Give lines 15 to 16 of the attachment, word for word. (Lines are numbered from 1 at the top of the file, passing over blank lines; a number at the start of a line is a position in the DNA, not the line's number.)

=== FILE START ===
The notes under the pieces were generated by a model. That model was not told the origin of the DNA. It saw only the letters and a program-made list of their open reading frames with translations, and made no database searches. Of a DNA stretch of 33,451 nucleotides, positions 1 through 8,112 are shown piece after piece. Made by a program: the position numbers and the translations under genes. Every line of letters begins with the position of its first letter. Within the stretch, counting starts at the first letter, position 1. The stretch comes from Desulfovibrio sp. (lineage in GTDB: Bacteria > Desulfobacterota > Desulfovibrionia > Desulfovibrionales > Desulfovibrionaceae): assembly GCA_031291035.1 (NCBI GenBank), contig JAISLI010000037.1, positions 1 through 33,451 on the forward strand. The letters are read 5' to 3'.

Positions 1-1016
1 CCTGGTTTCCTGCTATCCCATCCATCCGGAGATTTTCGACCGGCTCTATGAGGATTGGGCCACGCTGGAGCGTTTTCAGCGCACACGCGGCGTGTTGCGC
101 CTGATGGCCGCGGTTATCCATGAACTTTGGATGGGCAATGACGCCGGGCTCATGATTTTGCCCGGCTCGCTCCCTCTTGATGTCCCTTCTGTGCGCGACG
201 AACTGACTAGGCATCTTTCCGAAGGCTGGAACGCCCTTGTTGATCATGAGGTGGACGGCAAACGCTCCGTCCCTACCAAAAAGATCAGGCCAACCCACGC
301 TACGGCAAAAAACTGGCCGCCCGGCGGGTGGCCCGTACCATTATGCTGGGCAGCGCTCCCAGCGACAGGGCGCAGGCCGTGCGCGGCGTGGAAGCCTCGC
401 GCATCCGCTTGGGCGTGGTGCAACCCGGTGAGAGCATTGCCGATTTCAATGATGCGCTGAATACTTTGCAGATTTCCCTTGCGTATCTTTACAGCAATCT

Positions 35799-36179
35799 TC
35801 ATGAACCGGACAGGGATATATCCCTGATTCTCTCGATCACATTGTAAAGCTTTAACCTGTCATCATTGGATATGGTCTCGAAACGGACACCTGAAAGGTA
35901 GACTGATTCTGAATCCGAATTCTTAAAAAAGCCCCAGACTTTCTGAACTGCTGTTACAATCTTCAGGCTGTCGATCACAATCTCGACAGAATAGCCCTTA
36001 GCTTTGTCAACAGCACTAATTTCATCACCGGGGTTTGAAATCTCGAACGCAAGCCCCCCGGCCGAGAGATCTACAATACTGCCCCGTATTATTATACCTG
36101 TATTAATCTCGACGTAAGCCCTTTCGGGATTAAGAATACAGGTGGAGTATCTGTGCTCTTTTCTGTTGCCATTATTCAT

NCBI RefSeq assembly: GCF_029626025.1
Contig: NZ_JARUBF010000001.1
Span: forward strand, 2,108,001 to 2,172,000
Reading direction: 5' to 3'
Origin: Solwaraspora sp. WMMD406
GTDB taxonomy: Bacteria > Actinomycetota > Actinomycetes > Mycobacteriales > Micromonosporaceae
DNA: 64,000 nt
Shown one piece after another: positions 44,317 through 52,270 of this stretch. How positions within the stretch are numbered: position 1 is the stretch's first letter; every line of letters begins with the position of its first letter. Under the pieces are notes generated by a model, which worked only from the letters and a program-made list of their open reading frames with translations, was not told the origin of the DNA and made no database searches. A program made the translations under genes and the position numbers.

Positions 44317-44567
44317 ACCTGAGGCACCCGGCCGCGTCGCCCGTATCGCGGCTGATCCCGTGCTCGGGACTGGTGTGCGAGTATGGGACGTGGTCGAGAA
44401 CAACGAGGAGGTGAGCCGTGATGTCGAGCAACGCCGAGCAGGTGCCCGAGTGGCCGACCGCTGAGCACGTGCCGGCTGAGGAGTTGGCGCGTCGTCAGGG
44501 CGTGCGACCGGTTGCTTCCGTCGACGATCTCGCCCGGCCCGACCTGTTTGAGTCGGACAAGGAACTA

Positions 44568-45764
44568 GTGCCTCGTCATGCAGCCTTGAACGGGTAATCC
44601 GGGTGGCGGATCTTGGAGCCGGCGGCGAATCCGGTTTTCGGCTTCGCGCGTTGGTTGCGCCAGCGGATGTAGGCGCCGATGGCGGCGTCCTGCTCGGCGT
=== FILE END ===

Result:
Contig: NZ_JARUBF010000001.1
Span: forward strand, 2,108,001 to 2,172,000